Document Type


Version Deposited

Published Version

Publication Date


Publication Title

J Osteopath Med




CONTEXT: In light of the COVID-19 pandemic, healthcare-associated infections have taken center stage. Healthcare has adjusted workflows to accommodate for more robust disinfecting regiments to help protect the community. This has resulted in the need for medical institutions to reevaluate the current disinfection protocols down to the student level. The osteopathic manipulative medicine (OMM) laboratory provides an optimal avenue for assessing the effectiveness of medical students' ability to clean examination tables. With OMM laboratories having a high level of interaction, adequate disinfection is important for the health and safety of students and teaching faculties.

OBJECTIVES: This study will evaluate the effectiveness of the current disinfection protocols in the medical school OMM labs.

METHODS: A cross-sectional, nonrandomized study was performed on 20 OMM examination tables utilized for osteopathic training. Tables were chosen based on their close proximity to the podium. Close proximity was utilized as a criteria to increase the probability of utilization by students. The sampled tables were observed to ensure their use by students during class. Initial samples were collected in the morning after disinfection by Environmental Services. Terminal samples were collected after Osteopathic medical students utilized and disinfected the OMM examination tables. Samples were collected from the face-cradle and midtorso regions and analyzed utilizing adenosine triphosphate (ATP) bioluminescence assays with an AccuPoint Advanced HC Reader. This reader provides a digital readout of the quantity of light measured in relative light units (RLUs), which is directly correlated to the amount of ATP present in the sample, providing an estimated pathogen count. For statistical analysis, a Wilcoxon signed-rank test was utilized to find statistical differences in RLUs in samples after initial and terminal disinfection.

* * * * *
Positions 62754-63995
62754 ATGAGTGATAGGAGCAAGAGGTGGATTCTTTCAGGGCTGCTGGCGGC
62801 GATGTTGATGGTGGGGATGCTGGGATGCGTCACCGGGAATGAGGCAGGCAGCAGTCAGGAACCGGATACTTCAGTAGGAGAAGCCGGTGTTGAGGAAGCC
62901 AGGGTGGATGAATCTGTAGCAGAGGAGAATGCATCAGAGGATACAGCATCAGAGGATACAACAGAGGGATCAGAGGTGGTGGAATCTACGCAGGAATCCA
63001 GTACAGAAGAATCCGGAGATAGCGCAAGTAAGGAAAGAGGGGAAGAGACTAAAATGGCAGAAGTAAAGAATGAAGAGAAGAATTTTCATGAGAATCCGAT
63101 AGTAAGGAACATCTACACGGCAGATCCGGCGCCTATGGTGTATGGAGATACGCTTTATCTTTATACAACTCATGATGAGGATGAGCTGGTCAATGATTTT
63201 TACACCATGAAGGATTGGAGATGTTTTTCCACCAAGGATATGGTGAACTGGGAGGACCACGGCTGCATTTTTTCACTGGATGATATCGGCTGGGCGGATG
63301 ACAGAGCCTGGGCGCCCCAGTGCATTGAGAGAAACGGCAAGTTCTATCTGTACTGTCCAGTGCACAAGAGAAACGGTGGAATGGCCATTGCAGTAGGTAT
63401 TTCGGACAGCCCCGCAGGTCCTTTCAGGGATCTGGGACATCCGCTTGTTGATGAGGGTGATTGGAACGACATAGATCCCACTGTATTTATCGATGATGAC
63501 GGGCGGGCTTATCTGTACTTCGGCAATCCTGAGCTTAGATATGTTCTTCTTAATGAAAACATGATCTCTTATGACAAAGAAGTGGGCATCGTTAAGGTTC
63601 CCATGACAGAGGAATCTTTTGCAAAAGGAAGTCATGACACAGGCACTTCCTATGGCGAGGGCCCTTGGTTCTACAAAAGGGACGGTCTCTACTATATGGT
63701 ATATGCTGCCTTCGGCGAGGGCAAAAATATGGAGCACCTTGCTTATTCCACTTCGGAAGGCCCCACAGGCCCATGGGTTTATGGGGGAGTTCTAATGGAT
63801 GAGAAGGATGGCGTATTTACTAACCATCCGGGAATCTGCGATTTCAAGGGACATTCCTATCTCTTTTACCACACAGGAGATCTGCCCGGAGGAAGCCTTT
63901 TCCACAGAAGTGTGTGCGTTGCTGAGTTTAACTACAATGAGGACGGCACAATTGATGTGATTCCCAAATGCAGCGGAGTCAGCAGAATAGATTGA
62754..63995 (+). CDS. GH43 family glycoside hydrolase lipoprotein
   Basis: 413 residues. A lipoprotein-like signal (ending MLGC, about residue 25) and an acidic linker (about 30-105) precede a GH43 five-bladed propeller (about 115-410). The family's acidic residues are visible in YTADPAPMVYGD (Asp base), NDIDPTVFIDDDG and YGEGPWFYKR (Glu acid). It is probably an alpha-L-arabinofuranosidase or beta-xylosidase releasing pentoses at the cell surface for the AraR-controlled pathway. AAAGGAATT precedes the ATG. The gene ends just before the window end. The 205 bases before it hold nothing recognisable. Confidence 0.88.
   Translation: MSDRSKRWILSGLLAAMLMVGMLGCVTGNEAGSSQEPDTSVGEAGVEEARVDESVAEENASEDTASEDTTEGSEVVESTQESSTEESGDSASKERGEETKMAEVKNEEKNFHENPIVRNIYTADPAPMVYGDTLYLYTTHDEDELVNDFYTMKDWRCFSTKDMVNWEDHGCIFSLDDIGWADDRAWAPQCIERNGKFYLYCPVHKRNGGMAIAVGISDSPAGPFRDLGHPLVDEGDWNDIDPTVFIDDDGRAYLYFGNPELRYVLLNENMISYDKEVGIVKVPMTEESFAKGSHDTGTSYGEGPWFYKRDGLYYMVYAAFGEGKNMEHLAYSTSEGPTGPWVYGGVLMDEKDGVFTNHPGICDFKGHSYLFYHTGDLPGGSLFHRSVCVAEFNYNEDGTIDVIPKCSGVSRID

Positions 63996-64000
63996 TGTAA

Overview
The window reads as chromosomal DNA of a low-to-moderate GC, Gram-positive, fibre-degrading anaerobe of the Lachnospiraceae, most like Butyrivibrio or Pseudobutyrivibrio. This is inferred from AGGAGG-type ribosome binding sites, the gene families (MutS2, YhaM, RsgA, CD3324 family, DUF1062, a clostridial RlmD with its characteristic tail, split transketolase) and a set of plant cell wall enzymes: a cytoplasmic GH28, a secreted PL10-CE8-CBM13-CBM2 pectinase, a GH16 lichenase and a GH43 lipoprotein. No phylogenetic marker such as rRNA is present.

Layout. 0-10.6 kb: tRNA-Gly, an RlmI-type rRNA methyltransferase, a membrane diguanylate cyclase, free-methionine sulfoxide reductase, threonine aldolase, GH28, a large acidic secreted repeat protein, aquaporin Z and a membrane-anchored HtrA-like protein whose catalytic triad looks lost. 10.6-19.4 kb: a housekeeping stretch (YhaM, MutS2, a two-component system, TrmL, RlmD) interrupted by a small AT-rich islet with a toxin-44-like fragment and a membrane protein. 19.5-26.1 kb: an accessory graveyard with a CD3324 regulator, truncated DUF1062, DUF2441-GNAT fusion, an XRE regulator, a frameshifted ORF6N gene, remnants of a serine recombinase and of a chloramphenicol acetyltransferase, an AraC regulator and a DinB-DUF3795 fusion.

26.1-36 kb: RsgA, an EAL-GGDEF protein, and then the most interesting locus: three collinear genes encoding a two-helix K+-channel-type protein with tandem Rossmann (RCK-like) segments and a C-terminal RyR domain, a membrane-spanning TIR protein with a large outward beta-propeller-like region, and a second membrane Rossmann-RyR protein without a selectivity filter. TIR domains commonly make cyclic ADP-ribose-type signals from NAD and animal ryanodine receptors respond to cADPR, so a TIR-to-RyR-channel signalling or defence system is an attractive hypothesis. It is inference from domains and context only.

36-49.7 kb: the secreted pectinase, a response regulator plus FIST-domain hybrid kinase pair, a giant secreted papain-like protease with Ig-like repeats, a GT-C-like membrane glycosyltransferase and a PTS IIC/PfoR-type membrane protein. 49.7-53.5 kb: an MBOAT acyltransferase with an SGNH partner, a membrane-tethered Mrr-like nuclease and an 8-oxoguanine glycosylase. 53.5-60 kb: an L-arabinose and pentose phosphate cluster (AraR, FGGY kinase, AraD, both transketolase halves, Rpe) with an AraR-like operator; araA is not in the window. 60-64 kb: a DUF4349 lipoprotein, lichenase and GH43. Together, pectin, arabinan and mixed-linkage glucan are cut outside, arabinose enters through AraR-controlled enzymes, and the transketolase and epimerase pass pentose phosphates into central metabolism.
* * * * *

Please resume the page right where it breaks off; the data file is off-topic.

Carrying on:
RESULTS: The face cradle showed a 40 % increase in failure rate in samples after terminal disinfection when samples were compared after initial disinfection. A Wilcoxon signed-rank test revealed an estimated pathogen level for face cradle that was significantly higher after terminal disinfection (median, 4,295 RLUs; range, 2,269-12919 RLUs; n=20) compared to initial disinfection (median, 769 RLUs; range, 29-2,422 RLUs; n=20),

CONCLUSIONS: This study suggests that medical students frequently failed to disinfect high-touch regions on examination tables, such as the midtorso and the face cradle. It is recommended that the current OMM lab disinfection protocol be modified to include the disinfection of high-touch regions in order to reduce the possibility of pathogen transmission. Further research should explore the effectiveness of disinfection protocols in clinical settings such as outpatient offices.

Published Citation

Patrizio HA, Phyu R, Boyle T, Schachter T. The effectiveness of disinfection protocols in medical school osteopathic manipulative medicine labs. J Osteopath Med. 2023 Jun 14. doi: 10.1515/jom-2022-0213. Epub ahead of print. PMID: 37310398.